The health-care system: an assessment and reform agenda

Awad Mataria, Rana Khatib, Cam Donaldson, Thomas Bossert, David J. Hunter, Fahed Alsayed, Jean-Paul Moatti

Research output: Contribution to journalArticlepeer-review

64 Citations (Scopus)


Attempts to establish a health plan for the occupied Palestinian territory were made before the 1993 Oslo Accords. However, the first official national health plan was published in 1994 and aimed to regulate the health sector and integrate the activities of the four main health-care providers: the Palestinian Ministry of Health, Palestinian non-governmental organisations, the UN Relief and Works Agency, and a cautiously developing private sector. However, a decade and a half later, attempts to create an effective, efficient, and equitable system remain unsuccessful. This failure results from arrangements for health care established by the Israeli military government between 1967 and 1994, the nature of the Palestinian National Authority, which has little authority in practice and has been burdened by inefficiency, cronyism, corruption, and the inappropriate priorities repeatedly set to satisfy the preferences of foreign aid donors. Although similar problems exist elsewhere, in the occupied Palestinian territory they are exacerbated and perpetuated under conditions of military occupation. Developmental approaches integrated with responses to emergencies should be advanced to create a more effective, efficient, and equitable health system, but this process would be difficult under military occupation.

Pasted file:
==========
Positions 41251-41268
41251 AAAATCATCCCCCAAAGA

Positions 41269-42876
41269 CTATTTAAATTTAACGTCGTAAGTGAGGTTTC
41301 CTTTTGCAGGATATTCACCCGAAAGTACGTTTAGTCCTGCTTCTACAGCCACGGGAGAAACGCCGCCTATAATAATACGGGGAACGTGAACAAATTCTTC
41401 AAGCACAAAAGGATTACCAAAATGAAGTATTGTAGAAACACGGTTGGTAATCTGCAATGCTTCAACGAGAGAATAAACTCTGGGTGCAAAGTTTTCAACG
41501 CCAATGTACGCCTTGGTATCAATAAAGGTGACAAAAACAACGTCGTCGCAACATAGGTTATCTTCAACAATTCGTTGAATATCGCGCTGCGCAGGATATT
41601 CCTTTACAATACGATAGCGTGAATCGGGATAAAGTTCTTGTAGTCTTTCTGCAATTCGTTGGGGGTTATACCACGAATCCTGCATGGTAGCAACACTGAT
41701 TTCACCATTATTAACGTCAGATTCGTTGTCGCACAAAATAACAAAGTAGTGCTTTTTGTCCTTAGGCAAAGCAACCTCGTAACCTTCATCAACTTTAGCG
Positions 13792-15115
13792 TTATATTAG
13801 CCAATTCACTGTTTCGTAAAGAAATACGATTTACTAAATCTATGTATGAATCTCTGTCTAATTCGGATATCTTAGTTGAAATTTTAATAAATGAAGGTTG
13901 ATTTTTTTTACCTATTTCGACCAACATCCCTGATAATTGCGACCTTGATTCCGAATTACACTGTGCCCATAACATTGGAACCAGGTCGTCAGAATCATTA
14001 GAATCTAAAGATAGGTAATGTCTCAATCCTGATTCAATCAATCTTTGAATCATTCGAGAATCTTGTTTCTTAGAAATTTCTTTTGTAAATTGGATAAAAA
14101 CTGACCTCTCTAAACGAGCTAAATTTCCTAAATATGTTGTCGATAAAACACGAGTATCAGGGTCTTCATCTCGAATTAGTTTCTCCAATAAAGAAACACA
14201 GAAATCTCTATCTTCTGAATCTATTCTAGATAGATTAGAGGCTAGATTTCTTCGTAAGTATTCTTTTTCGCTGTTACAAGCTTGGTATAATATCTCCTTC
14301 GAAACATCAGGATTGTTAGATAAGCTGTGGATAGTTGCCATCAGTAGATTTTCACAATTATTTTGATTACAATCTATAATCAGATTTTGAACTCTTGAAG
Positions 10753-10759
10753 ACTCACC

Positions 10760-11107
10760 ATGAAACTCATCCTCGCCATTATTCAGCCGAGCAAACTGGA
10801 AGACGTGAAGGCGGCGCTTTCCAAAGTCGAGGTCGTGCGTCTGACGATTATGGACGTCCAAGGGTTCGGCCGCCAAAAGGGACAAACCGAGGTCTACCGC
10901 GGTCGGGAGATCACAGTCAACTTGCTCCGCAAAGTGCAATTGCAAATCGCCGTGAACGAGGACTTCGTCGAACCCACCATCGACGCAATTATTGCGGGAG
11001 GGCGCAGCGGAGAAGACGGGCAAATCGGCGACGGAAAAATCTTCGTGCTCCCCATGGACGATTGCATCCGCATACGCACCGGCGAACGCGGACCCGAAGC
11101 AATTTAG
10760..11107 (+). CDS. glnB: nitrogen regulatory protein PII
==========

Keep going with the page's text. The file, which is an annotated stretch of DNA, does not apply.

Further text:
Original languageEnglish
Pages (from-to)1207-1217
Number of pages11
Issue number9670
Publication statusPublished - 1 Apr 2009


  • Palestinian territory
  • health care
  • health economics


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